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    How the Fed Helped Harley

    Dec 8 • Demand, Supply, and Markets, Financial Markets, Money and Monetary Policy • 393 Views

    Have you ever thought about how, every month or every week, businesses have money for paychecks? One answer is commercial paper.

    It is amazing that commercial paper is central to so much economic activity and few people have even heard of it. Simply defined, commercial paper is just a short-term IOU. Any institution that needs money for a brief time period can go to its investment banker and say, “I would like to sell my commercial paper.”

    So, if the Glove Company is low on revenue during the summer, instead of using its own money that it wants to keep, it can ask XYZ Bank to sell commercial paper to the bank’s clients. Now, everyone is happy. The Glove Company is pleased because it gets its payroll at an interest rate it can afford. The XYZ Bank is happy because it gets a fee for being a financial intermediary. And The Bathing Suit Company (with extra revenue), that bought the paper, is happy because it gets interest payments for a relatively secure investment.

    All was okay until the commercial paper market froze during 2008. Realizing the magnitude of the crisis, the Federal Reserve stepped in and bought the paper that banks were no longer selling. On December 1, because Dodd-Frank legislation said they had to, the Fed released data on the loans they provided when the financial crisis was at it peak.

    Harley Davidson, McDonald’s, Verizon and Toyota were among the firms that borrowed money from the Fed because they had no commericial paper market to use. The Wall Street Journal tells all here.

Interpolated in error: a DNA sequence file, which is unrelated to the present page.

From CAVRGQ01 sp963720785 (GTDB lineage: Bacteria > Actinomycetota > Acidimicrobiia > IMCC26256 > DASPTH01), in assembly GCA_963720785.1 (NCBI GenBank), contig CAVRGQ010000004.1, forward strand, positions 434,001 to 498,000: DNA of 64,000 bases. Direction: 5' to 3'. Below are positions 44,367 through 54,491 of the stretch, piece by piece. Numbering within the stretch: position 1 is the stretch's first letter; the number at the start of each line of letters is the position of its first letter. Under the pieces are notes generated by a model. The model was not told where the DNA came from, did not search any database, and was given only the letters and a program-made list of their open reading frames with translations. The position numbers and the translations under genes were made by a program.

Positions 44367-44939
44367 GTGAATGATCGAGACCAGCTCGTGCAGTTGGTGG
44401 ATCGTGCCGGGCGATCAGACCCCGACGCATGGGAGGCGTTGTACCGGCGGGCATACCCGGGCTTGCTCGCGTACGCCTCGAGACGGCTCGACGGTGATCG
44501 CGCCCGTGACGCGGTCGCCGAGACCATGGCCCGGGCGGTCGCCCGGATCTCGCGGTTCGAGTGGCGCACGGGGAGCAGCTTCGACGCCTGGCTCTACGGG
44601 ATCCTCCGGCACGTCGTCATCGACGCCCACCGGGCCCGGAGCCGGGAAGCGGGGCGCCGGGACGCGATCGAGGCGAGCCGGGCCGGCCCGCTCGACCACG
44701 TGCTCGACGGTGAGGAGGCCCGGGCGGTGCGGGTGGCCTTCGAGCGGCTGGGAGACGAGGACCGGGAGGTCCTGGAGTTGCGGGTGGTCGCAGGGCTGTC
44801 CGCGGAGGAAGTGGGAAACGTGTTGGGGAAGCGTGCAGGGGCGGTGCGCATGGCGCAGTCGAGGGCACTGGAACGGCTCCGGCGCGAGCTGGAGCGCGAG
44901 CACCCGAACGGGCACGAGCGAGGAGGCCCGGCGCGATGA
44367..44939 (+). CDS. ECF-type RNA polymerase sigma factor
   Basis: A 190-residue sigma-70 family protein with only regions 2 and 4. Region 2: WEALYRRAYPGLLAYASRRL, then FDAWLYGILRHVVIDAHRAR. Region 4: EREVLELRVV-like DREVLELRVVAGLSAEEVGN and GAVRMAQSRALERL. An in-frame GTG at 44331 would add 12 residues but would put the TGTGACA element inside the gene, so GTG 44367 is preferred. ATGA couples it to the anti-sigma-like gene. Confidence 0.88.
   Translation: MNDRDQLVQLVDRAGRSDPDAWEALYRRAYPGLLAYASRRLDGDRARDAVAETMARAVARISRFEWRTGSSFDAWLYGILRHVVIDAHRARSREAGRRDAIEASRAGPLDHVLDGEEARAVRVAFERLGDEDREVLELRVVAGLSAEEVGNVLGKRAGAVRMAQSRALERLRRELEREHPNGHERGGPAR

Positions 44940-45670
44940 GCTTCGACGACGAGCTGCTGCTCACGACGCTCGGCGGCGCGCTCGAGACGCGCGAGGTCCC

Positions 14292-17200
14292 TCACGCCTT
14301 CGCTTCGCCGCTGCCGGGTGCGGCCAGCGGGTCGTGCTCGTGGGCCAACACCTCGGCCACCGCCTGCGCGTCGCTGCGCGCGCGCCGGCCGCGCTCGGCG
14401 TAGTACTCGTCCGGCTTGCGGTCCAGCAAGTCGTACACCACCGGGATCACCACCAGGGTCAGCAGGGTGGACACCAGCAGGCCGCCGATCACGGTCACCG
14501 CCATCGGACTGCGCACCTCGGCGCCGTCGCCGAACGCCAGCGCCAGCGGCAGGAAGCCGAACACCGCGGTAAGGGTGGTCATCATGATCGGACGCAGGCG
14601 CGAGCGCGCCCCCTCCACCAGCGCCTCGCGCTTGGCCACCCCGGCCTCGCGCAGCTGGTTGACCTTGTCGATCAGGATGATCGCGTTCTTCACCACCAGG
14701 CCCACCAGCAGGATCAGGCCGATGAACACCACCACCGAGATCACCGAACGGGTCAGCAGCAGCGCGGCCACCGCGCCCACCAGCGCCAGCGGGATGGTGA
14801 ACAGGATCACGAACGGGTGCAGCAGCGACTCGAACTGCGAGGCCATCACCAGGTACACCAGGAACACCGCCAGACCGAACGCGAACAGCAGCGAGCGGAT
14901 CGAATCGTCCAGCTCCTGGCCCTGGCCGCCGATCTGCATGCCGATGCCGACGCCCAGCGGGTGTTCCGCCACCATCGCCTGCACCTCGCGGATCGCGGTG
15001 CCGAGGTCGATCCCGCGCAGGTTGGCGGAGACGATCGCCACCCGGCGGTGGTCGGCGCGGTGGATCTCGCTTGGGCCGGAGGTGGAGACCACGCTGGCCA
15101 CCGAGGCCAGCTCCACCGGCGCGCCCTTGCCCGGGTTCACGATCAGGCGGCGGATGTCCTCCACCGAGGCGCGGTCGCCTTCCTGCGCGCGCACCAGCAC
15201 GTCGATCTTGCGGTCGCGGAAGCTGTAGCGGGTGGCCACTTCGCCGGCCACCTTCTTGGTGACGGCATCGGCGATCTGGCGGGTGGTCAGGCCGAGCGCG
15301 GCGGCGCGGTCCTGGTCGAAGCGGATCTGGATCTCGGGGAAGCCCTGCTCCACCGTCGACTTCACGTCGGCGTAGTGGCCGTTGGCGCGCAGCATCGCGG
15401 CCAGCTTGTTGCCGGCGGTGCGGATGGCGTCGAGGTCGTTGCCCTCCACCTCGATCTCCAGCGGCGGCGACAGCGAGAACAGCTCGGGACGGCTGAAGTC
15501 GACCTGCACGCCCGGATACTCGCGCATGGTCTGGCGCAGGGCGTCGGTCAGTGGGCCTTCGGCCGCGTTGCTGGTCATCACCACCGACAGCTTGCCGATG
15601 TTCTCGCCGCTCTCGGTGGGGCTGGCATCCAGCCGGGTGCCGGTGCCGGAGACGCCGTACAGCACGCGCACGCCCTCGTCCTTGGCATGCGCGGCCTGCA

The Economic Lesson

    A market is a process that enables the interaction of buyers and sellers to determine the price and quantity of a good or a service. During 2008, many financial markets stopped functioning because sellers did not want to expose their money to any risk.  For the commercial paper market, many business firms needed the money to continue functioning. The Federal Reserve decided it had to intervene and provide those loans.

    During 2008, the Fed, traditionally only the banker’s bank, did many things it had never done before. Some say that it temporarily became a bank for the world’s financial system.  The Fed also participated in the market for commercial paper.

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    World Cup Soccer and Game Theory

    Dec 7 • Behavioral Economics, Thinking Economically • 455 Views

    Economists can explain more about soccer than we might expect. Why, for example, do players rarely kick down the middle when taking a penalty?

    This takes us to “The Prisoners’ Dilemma.” Please assume that when arrested, two bank robbers do not know whether the police were aware of additional crimes they committed. When each is individually questioned, he knows that if his partner remains silent neither will recent a longer sentence. However, if one confesses, the silent person will get extra years in prison because he did not confess. The prisoner has a dilemma. What will the other person do? 

    So too with a soccer penalty kick. Left, right or center? Both the goalie and the kicker face the prisoners’ dilemma.

    Analysts point out an anomaly, though. A center kick is rare. Why? The incentives are different. For the goalie, if he expects a center kick, he just stands still. It is much more embarrassing to stand still when you are wrong than to lunge to the right or left.  Kickers also do not want to be wrong when they kick down the center.

    Two basic economic ideas, self-interest and incentives, and an economic game theory, “The Prisoners’ Dilemma,” are central to penalty kick decisions.

    The Economic Lesson

    Economists like to tell us that businesses that are large and dominate a market with 3 or 4 other firms also have “The Prisoners’ Dilemma.” Called oligopolies, these large firms are constantly wondering what the competition will do when they make their own decisions.